Microbiota and immune contributions to age-related intestinal decline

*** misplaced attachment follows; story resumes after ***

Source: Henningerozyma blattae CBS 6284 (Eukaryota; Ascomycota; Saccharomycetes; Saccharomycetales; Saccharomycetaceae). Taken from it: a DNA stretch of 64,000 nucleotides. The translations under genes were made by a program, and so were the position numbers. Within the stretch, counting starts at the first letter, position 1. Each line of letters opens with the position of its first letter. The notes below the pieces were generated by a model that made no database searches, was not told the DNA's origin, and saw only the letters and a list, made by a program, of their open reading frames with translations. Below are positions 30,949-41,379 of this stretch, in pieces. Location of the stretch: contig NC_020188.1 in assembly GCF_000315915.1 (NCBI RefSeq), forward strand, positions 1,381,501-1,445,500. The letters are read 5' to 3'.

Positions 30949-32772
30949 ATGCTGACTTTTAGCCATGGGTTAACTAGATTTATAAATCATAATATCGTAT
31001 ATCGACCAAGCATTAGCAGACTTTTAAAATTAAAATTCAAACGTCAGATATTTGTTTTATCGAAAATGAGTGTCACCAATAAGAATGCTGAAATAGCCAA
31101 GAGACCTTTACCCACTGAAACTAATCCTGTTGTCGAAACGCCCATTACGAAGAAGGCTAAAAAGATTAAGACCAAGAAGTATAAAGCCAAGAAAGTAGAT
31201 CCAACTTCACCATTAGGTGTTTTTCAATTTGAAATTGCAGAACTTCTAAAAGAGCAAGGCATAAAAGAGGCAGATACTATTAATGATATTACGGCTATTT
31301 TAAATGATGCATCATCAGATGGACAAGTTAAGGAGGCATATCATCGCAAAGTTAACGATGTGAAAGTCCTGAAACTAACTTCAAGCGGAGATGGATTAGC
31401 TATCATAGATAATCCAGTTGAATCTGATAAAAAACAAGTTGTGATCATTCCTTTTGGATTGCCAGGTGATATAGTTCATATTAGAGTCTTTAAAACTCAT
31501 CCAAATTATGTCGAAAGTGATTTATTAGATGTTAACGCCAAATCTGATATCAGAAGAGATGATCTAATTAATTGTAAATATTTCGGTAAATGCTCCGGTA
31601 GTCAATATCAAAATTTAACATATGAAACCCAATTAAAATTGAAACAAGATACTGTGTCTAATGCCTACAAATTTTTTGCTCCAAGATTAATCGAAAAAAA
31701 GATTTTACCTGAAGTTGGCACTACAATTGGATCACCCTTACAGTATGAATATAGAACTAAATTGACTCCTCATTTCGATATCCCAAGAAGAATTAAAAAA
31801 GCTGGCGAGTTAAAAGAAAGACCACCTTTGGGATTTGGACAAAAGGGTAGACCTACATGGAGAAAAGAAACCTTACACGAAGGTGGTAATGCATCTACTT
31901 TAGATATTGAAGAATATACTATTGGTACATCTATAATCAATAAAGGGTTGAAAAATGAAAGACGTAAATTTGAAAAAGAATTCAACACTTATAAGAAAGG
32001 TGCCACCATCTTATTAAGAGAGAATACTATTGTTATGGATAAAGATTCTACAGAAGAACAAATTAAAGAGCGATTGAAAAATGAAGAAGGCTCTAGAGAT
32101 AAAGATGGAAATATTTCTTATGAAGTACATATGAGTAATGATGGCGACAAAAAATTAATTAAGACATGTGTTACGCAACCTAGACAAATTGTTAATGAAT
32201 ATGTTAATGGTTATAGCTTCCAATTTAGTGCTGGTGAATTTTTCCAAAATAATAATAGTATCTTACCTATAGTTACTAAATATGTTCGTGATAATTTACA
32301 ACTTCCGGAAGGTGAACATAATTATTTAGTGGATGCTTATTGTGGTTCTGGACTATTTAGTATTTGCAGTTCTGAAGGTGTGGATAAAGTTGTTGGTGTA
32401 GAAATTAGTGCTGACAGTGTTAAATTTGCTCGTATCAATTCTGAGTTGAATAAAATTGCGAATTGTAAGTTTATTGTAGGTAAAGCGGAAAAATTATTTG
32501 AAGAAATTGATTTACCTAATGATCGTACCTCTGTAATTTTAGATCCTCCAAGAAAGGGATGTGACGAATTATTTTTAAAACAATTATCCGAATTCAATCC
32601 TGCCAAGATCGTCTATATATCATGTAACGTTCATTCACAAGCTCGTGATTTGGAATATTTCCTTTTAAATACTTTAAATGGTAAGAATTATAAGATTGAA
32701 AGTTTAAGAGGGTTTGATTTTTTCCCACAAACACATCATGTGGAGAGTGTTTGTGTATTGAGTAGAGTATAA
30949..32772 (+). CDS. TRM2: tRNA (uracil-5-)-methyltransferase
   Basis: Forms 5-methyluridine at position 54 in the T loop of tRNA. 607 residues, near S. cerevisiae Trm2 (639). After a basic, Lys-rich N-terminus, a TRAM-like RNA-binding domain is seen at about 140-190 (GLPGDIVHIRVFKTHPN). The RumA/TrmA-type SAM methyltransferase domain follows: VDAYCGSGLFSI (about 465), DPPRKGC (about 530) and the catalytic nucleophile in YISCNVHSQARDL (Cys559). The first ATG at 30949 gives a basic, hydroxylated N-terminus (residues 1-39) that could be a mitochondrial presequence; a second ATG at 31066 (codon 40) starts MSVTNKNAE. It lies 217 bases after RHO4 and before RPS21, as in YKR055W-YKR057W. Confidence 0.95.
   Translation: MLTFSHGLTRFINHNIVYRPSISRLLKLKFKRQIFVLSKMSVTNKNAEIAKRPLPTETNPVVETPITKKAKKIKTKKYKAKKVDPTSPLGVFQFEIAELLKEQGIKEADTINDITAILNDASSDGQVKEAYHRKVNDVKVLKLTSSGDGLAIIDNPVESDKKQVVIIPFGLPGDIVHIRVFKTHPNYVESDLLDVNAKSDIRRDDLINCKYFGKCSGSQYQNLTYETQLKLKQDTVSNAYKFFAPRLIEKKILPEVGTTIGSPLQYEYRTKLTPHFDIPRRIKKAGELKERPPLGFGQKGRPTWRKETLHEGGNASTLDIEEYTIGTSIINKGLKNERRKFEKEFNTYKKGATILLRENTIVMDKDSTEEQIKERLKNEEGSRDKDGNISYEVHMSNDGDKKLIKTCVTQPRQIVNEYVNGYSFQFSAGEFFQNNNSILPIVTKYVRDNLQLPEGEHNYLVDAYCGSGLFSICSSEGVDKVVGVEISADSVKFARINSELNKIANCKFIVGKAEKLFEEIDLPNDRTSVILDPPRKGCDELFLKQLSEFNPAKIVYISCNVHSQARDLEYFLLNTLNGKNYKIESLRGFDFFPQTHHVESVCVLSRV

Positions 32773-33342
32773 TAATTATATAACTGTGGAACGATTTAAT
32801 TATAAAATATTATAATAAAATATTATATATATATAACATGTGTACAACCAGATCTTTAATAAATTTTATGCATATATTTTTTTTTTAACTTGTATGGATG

Human microbiota encompass the populations of microorganisms that live on and in human organ systems. Importantly, a large proportion of the microbiota lies in the digestive tract. Gut microbes facilitate beneficial, and necessary, metabolic and protective processes within their hosts. Imbalances in gut microbial load or composition may lead to inflammation and changes in intestinal physiology, ultimately impacting whole organism health. Currently, we understand that age-related changes in gut microbiota are a primary source of immune activation. However, the cause-effect relationships between microbiota dynamics, immune activity, and changes in intestinal health are not yet fully understood. The fruit fly, Drosophila melanogaster, has enabled us to show how chronic immune activation in young flies drives early-onset mortality as well as increased loss of barrier function. Changes in digestive transit and microbial populations are also characteristics of flies that experience immune activation throughout life. Thus, there are clear physiological changes that occur not just with age, but also as a product of immune responses in the fly. A better understanding of microbial and immune pathway dynamics may allow for development of interventions to delay age-related decline.